Chantries had a separate existence, to a certain extent outside the regular church and were free of the control of the church. Henry VI granted a license to the confraternity at Killeen to be regarded as a religious corporation and be given the power to acquire property. Henry VII gave a similar licence and the confraternity acquired more than a thousand acres very quickly through its patron, Sir Christopher Plunkett.[ci]
Chantries were established in the Pale area of the diocese and such establishments were to be found at Ardmulchan, Athboy, Dunboyne, Dunsany, Greenoge, Kells, Kilberry, Killeen, Ratoath, Stamullen, Trim and at other sites. [cii]
Devotion to Mary received a major impetus with the Anglo-Norman invasion in the twelfth century.[ciii] Many churches had images of Mary on display and Mary featured on baptismal fonts.[civ] The synod of Cashel in 1453 decreed that each church should have a statue of the Blessed Virgin Mary.[cv] Pilgrimages were made to famous or miraculous images of Mary in the diocese such as the statues at Trim and Navan.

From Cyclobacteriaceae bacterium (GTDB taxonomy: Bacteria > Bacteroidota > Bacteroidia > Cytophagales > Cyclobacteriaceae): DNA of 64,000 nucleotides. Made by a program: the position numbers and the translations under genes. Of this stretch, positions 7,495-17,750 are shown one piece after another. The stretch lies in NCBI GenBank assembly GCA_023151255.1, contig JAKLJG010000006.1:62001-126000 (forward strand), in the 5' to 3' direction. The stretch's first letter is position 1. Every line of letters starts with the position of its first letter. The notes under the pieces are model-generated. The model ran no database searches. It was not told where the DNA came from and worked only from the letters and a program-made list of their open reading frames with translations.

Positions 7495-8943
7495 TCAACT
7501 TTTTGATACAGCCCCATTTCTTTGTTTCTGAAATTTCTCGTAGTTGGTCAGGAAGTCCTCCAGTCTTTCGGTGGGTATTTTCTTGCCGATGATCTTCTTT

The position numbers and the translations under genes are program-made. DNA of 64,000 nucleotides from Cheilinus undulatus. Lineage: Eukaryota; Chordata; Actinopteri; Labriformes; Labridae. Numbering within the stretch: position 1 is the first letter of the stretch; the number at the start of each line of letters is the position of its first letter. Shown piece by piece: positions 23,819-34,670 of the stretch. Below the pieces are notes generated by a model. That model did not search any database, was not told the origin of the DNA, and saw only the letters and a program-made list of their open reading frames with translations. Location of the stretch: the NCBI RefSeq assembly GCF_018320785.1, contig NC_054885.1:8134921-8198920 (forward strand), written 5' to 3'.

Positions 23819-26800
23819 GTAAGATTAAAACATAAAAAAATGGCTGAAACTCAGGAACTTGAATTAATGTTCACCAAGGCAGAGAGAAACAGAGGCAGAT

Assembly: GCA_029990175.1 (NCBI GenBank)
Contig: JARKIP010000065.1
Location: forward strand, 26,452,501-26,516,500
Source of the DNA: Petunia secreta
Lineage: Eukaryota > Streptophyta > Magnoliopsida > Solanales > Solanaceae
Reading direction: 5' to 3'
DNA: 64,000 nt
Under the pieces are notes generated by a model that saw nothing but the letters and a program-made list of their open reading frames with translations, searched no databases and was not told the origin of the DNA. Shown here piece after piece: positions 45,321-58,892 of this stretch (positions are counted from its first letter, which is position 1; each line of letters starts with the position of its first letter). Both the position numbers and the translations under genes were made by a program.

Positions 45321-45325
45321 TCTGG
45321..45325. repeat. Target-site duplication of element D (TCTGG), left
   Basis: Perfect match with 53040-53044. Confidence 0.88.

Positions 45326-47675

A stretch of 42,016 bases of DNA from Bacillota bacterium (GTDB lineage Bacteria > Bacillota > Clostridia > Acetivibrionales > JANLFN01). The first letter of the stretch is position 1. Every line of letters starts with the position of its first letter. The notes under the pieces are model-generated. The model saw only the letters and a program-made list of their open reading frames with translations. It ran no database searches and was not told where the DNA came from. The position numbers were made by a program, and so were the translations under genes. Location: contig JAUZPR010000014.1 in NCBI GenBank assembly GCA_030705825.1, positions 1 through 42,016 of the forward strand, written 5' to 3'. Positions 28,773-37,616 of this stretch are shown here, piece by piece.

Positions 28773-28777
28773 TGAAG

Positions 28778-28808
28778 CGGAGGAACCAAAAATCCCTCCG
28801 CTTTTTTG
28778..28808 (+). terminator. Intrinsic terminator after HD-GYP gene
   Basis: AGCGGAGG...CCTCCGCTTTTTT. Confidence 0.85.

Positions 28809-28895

In 1397 Hugh MacMahon recovered his sight after fasting in front of the statue of Our Lady of Trim at the Augustinian abbey.[cvi] The statue is credited with great miracles in 1412 and in 1444 – ‘restored sight to a blind man, speech to a dumb man and the use of his feet to a cripple…’[cvii] In 1402 and again in 1415 the king of England granted the right of free passage to pilgrims coming to Trim.[cviii] A parliament at Naas in 1472 granted two watermills and other incomes to St. Mary’s abbey for the purpose of erecting and supporting a perpetual wax light before the image of the Virgin.[cix]